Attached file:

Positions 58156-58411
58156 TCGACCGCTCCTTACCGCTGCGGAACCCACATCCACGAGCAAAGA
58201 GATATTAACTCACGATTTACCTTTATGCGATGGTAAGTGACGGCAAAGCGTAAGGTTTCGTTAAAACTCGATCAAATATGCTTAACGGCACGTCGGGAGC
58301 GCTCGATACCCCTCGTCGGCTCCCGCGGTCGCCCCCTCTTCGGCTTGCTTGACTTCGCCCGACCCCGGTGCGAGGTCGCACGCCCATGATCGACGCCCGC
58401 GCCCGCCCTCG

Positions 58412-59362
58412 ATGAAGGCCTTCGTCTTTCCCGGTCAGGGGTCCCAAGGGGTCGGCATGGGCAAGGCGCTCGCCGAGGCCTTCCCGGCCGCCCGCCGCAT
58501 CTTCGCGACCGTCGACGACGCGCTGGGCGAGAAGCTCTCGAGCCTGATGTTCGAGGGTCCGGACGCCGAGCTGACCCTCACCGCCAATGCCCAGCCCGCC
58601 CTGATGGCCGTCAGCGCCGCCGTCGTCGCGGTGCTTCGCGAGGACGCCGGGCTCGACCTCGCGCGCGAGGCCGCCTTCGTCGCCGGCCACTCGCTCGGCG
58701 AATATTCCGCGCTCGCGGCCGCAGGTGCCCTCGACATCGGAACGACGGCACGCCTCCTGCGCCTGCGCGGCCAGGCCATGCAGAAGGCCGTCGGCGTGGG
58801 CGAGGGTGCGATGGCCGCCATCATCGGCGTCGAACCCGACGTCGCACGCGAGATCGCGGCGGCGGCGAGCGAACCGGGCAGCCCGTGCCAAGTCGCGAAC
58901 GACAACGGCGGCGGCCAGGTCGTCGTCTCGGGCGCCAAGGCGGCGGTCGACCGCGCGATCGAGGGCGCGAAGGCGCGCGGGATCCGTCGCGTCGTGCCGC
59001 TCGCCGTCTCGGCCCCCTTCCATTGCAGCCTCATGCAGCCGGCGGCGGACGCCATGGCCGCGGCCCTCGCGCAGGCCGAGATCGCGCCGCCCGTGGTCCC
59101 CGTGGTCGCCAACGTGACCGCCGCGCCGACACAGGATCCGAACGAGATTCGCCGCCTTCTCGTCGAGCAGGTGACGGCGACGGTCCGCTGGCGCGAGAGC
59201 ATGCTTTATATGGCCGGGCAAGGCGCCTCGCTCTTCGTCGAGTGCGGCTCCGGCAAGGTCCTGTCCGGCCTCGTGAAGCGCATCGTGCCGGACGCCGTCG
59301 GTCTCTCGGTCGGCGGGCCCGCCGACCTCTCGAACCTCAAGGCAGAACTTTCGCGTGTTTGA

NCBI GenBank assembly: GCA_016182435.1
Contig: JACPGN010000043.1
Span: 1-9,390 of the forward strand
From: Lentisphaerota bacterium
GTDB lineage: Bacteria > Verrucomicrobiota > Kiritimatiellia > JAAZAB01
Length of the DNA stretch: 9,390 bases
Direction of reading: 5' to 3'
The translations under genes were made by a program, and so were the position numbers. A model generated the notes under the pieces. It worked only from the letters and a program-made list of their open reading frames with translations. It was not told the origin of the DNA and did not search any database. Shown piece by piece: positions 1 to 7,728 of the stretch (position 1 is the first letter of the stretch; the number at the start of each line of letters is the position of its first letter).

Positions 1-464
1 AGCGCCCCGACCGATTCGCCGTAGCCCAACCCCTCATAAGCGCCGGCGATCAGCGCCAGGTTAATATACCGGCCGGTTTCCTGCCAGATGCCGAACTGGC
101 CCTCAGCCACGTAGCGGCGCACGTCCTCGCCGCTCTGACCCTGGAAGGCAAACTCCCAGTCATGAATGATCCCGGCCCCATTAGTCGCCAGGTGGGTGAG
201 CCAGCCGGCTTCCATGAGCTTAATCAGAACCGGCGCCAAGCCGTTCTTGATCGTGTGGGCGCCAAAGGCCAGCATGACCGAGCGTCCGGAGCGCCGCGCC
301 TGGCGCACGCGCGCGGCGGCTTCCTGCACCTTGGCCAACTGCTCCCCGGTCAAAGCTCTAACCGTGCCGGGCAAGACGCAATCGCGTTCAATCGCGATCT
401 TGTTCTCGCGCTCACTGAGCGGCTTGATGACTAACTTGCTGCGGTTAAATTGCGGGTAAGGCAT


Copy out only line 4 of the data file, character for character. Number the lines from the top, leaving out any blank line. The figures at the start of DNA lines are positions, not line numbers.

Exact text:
58301 GCTCGATACCCCTCGTCGGCTCCCGCGGTCGCCCCCTCTTCGGCTTGCTTGACTTCGCCCGACCCCGGTGCGAGGTCGCACGCCCATGATCGACGCCCGC